Workers, too, bear no small amount of responsibility. Being more independent requires greater levels of proactivity (frequently updating managers about work challenges, what’s coming down the pike, etc.), more polished interpersonal skills and a greater degree of empathy to compensate for the dearth of physical proximity. After all, body language and tone communicate volumes but are often absent or less obvious in emails, Slack messages and videoconferencing.
Culture is culture — with or without ping-pong
A 2018 study on remote work engagement by researchers at Walden University found that “remote workers experience strengthened and sustained levels of workplace engagement more when working in environments where they have a personal connection to the organization’s mission and vision, and where they feel the work culture is familial.”
In the tech world, especially, culture has long been pedestalled as crucial to success. Employees that respect one another, share a common vision and feel appreciated by their supervisors, studies have shown, are far more apt to enjoy their work and perform better. But how is that culture maintained if everyone’s not in one place? It takes some doing, Dyer says, but it’s definitely possible.
Having authored The Power of Company Culture, Dyer knows his way around the subject.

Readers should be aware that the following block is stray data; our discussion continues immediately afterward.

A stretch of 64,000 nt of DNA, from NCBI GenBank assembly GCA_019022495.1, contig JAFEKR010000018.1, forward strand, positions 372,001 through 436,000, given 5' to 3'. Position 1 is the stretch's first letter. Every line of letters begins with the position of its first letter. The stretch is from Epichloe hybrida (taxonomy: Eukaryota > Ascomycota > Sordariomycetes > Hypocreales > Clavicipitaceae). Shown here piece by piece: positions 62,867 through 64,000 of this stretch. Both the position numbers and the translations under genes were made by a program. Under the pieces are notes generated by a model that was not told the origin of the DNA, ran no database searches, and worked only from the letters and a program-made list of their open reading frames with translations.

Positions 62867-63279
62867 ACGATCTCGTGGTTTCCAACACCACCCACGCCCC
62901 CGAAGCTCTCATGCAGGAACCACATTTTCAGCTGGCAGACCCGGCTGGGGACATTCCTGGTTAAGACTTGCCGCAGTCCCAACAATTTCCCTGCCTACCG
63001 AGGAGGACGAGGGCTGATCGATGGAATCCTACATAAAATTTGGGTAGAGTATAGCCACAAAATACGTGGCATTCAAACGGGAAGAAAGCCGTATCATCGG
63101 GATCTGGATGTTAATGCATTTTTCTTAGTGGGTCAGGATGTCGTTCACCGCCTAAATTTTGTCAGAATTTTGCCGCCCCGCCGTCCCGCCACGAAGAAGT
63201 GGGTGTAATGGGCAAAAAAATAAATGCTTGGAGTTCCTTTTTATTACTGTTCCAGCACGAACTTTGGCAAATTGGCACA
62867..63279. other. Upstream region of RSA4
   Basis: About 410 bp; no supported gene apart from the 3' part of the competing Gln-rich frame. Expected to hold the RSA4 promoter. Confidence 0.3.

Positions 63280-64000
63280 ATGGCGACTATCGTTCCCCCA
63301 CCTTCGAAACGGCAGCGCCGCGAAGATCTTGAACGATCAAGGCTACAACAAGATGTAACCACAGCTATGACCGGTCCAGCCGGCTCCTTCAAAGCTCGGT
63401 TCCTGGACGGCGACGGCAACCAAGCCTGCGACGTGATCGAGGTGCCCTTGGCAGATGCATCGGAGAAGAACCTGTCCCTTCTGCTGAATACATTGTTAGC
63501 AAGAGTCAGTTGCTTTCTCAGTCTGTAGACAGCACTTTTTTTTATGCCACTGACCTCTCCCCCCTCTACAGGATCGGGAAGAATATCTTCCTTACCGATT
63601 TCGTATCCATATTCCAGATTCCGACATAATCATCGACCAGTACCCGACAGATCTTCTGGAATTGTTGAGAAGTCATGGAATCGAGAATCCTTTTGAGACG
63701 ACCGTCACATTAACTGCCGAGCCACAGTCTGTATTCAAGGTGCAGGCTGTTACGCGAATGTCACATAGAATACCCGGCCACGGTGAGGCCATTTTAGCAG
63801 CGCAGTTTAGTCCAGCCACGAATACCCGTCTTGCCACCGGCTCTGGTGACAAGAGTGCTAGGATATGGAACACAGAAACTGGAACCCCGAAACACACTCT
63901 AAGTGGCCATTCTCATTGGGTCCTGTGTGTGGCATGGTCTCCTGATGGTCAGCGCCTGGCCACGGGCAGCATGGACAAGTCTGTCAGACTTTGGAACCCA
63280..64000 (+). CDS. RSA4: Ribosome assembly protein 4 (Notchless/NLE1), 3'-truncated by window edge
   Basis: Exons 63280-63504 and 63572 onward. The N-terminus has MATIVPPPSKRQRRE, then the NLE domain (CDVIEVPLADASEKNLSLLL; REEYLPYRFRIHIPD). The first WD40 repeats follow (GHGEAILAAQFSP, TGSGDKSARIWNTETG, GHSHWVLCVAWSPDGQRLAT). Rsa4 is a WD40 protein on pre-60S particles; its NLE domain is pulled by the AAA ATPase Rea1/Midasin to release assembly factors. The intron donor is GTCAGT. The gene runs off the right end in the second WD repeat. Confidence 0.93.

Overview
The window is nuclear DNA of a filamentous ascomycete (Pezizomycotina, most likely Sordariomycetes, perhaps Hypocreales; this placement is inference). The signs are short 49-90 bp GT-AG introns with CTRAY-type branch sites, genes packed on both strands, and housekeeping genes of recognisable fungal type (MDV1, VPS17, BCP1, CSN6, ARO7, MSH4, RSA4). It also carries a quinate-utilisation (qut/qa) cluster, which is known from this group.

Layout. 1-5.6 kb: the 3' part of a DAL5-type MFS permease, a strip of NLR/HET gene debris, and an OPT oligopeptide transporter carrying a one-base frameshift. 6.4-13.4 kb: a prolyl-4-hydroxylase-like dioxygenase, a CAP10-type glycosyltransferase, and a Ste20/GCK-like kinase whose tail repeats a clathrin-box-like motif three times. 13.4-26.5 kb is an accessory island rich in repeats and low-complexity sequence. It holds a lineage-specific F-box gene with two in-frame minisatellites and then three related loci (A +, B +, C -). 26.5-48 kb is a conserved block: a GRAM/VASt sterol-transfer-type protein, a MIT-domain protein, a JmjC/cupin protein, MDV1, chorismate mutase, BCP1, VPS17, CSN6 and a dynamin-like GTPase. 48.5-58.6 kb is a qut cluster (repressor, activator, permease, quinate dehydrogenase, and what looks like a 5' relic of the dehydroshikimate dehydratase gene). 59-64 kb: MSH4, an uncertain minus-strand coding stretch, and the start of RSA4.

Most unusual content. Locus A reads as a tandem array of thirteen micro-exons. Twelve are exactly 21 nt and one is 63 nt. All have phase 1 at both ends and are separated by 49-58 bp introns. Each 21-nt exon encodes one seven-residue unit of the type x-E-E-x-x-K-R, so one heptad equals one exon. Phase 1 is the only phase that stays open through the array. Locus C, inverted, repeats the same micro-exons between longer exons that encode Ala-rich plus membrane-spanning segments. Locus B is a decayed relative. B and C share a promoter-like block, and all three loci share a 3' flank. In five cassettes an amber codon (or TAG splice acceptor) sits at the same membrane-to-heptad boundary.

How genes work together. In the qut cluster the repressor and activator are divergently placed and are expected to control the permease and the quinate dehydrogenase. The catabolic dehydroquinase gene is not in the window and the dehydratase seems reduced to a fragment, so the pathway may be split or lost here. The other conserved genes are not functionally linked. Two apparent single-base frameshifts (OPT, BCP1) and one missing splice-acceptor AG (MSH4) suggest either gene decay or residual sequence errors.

“If your company has a great culture, it has a great culture,” he said. “It doesn’t matter if you’re all in the same place or not. It’s easy for people to settle on ping-pong tables and beer on Friday as a way to foster culture and connectedness. You just have to do it in a different way when you’re remote.”
Besides bolstering trust and communication among internal teams, that might mean holding a companywide virtual happy hour or weekly all-hands celebrations of individual accomplishments. It’s not a one-size-fits-all approach, and each company must decide what works best for them.
“Culture is actually more important in a virtual environment.”
“Culture is actually more important in a virtual environment,” Farrer said, “because being part of a very dynamic and engaging culture is how remote workers separate their work from their life in the same environment. So when they log on, they really feel like they’re part of something and very connected to their teammates. That tells their brain it’s work time. And then when they shut their laptops but are still sitting in the same 1,200 square feet, that’s personal time.”
Farrer added that “culture not only can be converted [to a remote scenario], but should be converted to prevent remote worker isolation, increase employee engagement and [enhance] productivity.”
So even if sheltering-in-place goes on for months (fingers crossed it doesn’t), it’s possible to carry on with at least a semblance of normalcy. Let’s call it the new normalcy. Someday in the not-too-distant future, according to our experts, it won’t even be new. “Remote work,” they say, will simply be “work.” And because necessity is the mother of invention, we’re being pushed toward that future more quickly than anyone ever imagined.
“This scenario will certainly expand its reach and abilities, and probably instigate quite a bit of innovation,” Dyer says. “People are going to figure out that there’s a bunch of stuff we could be doing better, and new companies, new technologies and new ways to handle this will come about.”